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ZC

I highly recommend Hangzhou! It's drop dead gorgeous and a bit less touristy than Shanghai. It also has a much less shocking  for westerners sort of culture than I feel like many smaller cities have got. You'll still run into people with English there (at most good universities the undergrads have pretty passable English because it's required to get into good Uni's) but it won't be like shanghai where most people know at least a little bit. I wasn't there for super long but as someone living in Shanghai, it felt like a nicer version of here, notably with bigger apartments for less rent. I can't really speak to the others but I feel like you probably can't go wrong with Hangzhou. About dialect if you will be taking classes full time then you will probably get to recognize what's standard and what isn't, at least I have mostly. But all of those places sound like a good choice, just be prepared for a bit of chaos and roll with things and you'll enjoy your time any of those places :)

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LiMo

I'll second Hangzhou. Beautiful city that's not too big but not too small. Hopefully you'll be somewhere near West Lake. 

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futurexuesheng
20 hours ago, DavyJonesLocker said:

True but some are pretty grim! Might be a big culture shock. 

Yes, I've already been to China several times but only to 1st tier cities and for short periods, so I want to go progressively...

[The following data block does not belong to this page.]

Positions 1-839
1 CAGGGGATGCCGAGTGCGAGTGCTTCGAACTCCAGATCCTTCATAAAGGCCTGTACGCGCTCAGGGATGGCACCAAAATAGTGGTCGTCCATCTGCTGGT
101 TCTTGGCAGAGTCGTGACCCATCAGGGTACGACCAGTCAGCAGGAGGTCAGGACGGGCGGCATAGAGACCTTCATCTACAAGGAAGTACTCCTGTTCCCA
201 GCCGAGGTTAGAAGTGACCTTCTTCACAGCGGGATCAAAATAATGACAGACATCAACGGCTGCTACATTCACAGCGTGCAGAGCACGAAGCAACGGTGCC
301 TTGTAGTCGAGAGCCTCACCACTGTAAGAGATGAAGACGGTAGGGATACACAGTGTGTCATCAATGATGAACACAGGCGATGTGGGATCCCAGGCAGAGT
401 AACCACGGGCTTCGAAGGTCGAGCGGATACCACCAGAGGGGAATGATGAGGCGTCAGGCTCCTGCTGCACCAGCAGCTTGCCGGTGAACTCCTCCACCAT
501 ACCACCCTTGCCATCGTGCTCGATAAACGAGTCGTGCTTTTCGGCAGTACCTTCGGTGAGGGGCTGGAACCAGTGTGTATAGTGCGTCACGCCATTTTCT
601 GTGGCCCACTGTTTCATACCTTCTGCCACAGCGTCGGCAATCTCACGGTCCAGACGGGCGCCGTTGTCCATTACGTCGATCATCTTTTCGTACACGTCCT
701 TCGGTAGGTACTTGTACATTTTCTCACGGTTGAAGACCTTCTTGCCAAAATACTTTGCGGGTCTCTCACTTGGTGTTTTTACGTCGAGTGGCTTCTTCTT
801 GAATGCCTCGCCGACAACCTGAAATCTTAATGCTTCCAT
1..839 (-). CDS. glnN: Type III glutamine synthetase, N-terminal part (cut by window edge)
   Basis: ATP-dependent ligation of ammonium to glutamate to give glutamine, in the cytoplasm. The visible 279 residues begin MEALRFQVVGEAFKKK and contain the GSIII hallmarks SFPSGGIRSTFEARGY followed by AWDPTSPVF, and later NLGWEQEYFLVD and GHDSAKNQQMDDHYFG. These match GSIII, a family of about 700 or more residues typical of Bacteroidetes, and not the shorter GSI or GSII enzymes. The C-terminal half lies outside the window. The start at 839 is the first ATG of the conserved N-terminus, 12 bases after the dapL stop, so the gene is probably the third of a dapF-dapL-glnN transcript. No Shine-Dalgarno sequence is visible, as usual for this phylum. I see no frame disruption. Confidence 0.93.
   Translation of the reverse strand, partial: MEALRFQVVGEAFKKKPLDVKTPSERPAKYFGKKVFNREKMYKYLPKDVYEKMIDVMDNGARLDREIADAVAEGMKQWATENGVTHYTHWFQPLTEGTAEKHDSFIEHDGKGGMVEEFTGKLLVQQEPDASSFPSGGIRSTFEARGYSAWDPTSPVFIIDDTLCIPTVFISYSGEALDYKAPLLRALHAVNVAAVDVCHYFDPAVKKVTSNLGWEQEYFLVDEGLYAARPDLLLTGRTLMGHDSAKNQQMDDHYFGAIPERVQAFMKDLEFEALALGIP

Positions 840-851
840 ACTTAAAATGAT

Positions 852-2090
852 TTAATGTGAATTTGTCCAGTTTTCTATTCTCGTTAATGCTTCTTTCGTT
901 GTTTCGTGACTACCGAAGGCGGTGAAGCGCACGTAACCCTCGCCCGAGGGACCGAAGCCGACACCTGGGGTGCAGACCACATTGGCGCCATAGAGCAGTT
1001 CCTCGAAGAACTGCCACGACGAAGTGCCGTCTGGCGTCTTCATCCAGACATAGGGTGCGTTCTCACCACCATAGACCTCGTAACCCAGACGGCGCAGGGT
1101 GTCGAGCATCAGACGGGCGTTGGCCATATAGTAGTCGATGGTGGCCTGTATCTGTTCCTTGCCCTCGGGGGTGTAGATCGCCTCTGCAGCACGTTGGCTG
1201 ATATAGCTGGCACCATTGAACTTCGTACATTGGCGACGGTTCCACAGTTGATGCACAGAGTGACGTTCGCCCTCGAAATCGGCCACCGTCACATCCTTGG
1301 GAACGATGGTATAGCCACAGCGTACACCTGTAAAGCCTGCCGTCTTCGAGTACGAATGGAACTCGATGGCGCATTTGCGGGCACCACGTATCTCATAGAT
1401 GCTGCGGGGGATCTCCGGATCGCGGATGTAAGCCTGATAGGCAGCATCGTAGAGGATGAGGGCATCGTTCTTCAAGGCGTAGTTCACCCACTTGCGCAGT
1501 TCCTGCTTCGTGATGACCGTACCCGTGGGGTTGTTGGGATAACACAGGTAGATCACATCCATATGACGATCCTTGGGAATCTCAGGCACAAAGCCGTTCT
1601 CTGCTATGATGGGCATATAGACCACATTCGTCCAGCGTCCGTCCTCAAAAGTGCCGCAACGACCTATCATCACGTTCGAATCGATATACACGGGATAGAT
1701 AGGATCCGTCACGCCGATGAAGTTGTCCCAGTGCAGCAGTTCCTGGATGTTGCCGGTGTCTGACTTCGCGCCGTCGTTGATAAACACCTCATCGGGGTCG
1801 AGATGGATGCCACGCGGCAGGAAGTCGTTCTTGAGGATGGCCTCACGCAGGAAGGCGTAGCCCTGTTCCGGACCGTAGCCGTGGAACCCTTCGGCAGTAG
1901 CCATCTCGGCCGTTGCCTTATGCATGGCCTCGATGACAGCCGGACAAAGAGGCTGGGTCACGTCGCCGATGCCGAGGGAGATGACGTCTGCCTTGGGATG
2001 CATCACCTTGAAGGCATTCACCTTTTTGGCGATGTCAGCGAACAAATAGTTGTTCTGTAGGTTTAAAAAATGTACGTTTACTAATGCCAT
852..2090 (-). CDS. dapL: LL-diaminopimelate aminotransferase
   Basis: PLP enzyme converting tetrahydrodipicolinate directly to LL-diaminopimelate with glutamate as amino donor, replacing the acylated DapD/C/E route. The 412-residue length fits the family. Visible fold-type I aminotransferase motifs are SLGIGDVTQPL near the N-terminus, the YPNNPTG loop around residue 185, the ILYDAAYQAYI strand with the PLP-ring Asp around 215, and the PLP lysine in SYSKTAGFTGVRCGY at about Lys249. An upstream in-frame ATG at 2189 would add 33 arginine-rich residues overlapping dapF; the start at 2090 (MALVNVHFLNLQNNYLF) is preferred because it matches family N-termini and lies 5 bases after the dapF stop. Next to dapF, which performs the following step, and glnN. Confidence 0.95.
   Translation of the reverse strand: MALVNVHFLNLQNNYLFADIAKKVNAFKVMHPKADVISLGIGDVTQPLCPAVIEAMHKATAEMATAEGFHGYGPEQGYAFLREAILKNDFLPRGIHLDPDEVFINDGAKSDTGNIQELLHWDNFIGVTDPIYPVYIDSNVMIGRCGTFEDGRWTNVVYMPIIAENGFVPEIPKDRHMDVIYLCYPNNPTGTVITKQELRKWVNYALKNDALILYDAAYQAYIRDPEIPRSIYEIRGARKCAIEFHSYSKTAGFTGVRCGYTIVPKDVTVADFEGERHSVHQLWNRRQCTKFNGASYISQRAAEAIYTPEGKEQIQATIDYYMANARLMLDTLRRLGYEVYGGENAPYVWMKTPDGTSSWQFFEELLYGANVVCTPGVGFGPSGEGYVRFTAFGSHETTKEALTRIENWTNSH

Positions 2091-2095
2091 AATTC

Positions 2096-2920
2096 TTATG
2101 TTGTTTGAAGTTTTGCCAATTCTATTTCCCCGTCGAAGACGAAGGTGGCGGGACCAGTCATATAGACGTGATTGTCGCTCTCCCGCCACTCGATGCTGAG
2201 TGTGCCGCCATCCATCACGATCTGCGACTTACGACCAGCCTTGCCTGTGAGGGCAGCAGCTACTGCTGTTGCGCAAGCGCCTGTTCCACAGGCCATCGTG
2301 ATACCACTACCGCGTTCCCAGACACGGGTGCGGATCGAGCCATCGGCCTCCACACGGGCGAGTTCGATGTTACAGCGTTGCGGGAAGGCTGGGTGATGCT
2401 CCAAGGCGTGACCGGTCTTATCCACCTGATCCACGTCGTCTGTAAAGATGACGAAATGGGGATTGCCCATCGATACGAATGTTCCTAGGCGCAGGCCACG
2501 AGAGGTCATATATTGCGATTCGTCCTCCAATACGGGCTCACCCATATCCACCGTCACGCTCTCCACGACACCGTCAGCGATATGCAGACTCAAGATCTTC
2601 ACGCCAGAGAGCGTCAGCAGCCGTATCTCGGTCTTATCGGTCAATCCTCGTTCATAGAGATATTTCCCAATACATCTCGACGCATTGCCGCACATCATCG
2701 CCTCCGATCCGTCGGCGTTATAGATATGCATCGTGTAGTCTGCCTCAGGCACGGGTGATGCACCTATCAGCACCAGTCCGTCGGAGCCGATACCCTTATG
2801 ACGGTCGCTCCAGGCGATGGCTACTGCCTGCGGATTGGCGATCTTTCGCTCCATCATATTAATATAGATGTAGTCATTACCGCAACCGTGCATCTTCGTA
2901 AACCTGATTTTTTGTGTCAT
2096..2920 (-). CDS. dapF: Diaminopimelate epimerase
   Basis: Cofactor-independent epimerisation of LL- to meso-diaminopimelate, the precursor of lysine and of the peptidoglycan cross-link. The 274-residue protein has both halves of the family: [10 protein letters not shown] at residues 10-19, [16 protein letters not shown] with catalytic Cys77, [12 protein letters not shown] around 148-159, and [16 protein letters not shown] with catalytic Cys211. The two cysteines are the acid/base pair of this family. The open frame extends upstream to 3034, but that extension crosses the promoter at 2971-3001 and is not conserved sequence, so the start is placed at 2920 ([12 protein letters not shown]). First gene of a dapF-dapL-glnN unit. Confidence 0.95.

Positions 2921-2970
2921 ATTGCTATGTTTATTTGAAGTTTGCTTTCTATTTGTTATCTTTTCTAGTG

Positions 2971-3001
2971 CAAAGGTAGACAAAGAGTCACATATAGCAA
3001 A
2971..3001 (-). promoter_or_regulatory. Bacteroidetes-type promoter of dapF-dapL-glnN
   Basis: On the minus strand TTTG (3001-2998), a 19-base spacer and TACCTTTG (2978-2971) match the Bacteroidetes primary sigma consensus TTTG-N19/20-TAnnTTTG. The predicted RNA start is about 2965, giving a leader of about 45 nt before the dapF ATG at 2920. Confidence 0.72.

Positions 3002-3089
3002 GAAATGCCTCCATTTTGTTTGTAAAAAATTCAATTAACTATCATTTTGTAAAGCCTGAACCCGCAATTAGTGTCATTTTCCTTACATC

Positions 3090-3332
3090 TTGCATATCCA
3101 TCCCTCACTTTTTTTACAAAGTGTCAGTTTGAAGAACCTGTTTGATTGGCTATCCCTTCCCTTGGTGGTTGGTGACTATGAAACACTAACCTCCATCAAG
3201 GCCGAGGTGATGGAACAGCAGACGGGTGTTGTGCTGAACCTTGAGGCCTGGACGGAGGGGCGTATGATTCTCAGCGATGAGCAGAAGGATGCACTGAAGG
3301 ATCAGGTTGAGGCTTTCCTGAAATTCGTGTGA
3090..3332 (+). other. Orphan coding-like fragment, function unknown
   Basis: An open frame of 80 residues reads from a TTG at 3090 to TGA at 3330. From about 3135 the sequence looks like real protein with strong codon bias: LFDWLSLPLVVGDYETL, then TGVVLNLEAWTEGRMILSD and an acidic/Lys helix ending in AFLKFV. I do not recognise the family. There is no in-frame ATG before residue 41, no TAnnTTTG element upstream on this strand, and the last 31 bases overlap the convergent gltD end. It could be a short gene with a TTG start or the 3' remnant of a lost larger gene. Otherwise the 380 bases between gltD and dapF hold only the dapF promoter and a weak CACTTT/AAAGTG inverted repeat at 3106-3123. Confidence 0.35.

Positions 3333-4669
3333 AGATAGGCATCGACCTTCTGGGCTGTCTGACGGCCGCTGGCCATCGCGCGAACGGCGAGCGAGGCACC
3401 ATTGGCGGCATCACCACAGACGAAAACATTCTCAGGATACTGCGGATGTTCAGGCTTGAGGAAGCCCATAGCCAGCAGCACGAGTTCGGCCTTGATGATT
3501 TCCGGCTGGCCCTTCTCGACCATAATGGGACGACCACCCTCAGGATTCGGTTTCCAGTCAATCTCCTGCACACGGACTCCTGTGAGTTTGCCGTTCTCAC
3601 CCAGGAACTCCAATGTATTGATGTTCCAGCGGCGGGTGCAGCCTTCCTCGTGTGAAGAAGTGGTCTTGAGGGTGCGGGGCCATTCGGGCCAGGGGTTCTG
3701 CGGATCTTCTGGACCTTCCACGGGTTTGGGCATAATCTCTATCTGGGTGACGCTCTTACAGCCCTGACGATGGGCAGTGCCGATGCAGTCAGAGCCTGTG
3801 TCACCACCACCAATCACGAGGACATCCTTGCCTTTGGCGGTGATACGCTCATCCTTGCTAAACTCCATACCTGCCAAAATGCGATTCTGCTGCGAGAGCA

I'm really looking for a city with some things to do/visit, historical neighborhoods, and "not too big, not tpo small" as LiMo said 😊 And I've heard a lot of good things about Hangzhou ! 

 

21 hours ago, ZhangKaiRong said:

I would also rather go to the Northern part of China first to be exposed to a more standard accent.

Is the accent really that important ? I feel like except in the North nobody speaks a standard mandarin so as long as I'm not learning a dialect it's fine, right? (And tbt, I'm not a fan of freezing winters even though I didn't know Harbin was that pretty)

 

Thanks everyone for your help !

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DavyJonesLocker

I'd look at tianjing, Chengdu. Xi'an is great and loads of culture. 

Nanjing is another city that is often overlooked. It has a very authentic feel to it.

 

I wouldn't be too bothered about trying to get a "standard accent" . We all try to do this initially but well I don't think it's an imperative. They will teach standard Chinese in the school you attend.